Creative expression, whether that means writing, dancing, bird-watching, or cooking, can give a person almost everything that he or she has been searching for: enlivenment, peace, meaning, and the incalculable wealth of time spent quietly in beauty.
~ Anne Lamott
The empty page. A blank canvas. Knitting needles and a ball of yarn. Fabric and thread. New creations emerge from our imagination.
When I re-discovered my creativity six years ago, I wanted to bathe in color, pour paint all over my body, and roll around in it. The doors to my creative expression opened through art journaling, writing, and photography.
Nature is inherently creative. The earth, dark and fecund, is fertile ground. A small seed contains a blueprint within its totality. That seed grows into a plant with help from rain and sun, the elements support its growth. The plant blooms and bears fruit for the harvest. So it is with a creative idea. It begins in the imagination, finds fertile ground, grows with love and attention, then blooms into something lovely, delightful or engaging.
Unfortunately there are many blocks to creative expression. Energy, time and money are in short supply when it comes to creative pursuits. Women are too busy meeting everyone else’s needs to prioritize their own needs or desires for creative projects.
In school, traditional education can force us into conformity. If a student creates something for a grade based on the teacher’s opinion, then their authentic voice gets lost in the creative process. At its worst, school can destroy creative self-confidence. One unkind or cruel statement can stop someone in their tracks, never to try again. The fear of critical judgment can lead to a lifetime of fear from trying anything called art.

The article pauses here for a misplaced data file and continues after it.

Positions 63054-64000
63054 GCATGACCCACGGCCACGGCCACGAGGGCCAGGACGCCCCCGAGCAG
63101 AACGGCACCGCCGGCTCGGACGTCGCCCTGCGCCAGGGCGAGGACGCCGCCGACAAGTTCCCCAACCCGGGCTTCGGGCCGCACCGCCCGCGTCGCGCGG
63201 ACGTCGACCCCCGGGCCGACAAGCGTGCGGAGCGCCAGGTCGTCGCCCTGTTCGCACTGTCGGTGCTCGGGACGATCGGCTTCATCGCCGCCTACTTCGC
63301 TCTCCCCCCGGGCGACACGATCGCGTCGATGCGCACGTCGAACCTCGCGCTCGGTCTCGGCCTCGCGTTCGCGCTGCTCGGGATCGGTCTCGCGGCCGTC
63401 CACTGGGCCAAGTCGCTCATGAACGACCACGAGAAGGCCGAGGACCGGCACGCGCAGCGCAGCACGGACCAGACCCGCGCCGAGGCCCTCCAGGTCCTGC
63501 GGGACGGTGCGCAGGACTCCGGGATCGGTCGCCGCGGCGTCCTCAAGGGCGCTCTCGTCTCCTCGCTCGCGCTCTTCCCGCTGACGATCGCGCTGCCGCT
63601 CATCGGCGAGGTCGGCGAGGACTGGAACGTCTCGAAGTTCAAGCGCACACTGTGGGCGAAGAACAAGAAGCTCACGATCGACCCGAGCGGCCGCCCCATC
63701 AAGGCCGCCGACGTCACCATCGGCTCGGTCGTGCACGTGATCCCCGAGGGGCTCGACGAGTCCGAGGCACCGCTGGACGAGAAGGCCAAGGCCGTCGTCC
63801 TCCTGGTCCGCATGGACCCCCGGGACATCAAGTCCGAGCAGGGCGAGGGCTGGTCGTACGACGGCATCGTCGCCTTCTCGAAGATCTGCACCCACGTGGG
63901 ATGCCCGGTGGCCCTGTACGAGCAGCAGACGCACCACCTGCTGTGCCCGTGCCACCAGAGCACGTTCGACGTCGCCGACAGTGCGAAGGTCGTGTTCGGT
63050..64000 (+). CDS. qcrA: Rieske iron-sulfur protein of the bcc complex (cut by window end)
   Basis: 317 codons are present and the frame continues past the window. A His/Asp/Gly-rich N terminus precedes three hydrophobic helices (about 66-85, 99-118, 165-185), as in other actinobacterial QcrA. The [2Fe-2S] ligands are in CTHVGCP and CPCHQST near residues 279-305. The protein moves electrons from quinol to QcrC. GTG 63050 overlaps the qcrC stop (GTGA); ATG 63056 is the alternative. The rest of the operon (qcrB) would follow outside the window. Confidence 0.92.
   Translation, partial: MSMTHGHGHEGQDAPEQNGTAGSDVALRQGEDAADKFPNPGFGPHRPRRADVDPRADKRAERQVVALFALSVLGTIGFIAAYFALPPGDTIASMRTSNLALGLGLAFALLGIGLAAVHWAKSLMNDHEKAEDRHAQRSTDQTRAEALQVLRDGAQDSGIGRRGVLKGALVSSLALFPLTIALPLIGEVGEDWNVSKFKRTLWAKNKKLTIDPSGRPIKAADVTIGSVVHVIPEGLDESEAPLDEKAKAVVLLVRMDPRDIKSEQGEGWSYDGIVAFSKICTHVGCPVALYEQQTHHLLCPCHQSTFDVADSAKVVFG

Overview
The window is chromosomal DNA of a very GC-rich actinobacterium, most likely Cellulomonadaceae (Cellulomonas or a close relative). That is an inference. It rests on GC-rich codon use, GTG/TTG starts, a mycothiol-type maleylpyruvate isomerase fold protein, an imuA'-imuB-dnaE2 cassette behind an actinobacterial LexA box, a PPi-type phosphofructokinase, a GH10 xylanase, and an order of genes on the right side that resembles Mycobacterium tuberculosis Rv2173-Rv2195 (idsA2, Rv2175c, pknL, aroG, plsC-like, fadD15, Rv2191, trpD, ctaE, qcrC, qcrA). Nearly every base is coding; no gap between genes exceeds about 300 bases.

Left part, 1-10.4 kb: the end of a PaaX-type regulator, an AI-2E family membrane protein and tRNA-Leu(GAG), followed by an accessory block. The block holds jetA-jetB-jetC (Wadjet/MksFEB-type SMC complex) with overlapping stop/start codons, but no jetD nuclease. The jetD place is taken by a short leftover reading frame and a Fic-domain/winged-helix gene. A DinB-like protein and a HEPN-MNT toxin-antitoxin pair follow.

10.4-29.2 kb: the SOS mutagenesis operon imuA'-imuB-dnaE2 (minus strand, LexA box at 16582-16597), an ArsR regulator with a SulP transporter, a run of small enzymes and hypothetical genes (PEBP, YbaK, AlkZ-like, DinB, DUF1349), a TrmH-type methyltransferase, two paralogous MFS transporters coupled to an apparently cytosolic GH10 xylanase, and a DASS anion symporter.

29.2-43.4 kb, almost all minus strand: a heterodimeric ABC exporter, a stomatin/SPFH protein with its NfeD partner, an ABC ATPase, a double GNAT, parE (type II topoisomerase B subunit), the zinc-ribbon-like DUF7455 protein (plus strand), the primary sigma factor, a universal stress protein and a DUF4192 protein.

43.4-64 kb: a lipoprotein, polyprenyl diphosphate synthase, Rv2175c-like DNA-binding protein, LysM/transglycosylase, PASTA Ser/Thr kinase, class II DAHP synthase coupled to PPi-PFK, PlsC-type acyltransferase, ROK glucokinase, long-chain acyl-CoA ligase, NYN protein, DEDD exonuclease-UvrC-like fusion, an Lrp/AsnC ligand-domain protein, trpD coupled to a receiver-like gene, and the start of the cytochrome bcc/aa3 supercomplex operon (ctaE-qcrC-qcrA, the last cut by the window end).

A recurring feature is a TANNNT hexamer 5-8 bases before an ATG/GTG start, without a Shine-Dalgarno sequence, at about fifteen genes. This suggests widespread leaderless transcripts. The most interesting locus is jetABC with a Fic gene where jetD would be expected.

My privileged life growing up was steeped in art and music. As a child, my parents took me to symphonies and museums. I studied classical piano. I majored in Art History in college. I was trained to look at art with a critical eye and learned about light and composition. These skills help me with my photography even though I have no formal education in photography.
The art classes I took were a different story. I didn’t conform to the professors’ expectations and argued regularly about theory. My experiences with them led me to believe that I didn’t have talent. It wasn’t true but I believed it for a long time.
We are individuals with different perspectives, ideas, needs, experiences. We are unique in our perceptions. Two people can witness the same event and yet describe it in completely different ways. So, in order to freely express ourselves, we need encouragement to overcome the negative inner critic, engage in imaginative play and let go of fear.
In Unraveled: an exercise in untangling, Staci Jordan Shelton points out that creativity is a valuable form of self-care. As much as I love creative processes, I never looked at it quite this way before. It’s a way of listening to our intuition and expressing ourselves in our own unique way. Another perk of creativity is that we build a more meaningful and healthy life. Creative projects help us lift our hearts and expand our spirits, especially if we practice with love, acceptance and compassion towards our efforts.
You can begin at any age, just begin. Don’t let past critical comments or judgements stop you. Start by carving out a little time during the week for creative activity. Take a community ed class. Make pottery, keep a nature journal, dance, write poetry, participate in community theater, volunteer in an art museum, attend cultural events. It’s not ever too late to live more art-fully. It feeds your spirit and improves your mental health.
Get started today. There’s no time like the present. Try something new. It doesn’t have to be perfect or even beautiful. It only needs to be an honest expression of something meaningful to you. You’ll feel better when you do.
And if you do get inspired to create, I’d love to hear all about it in the comments.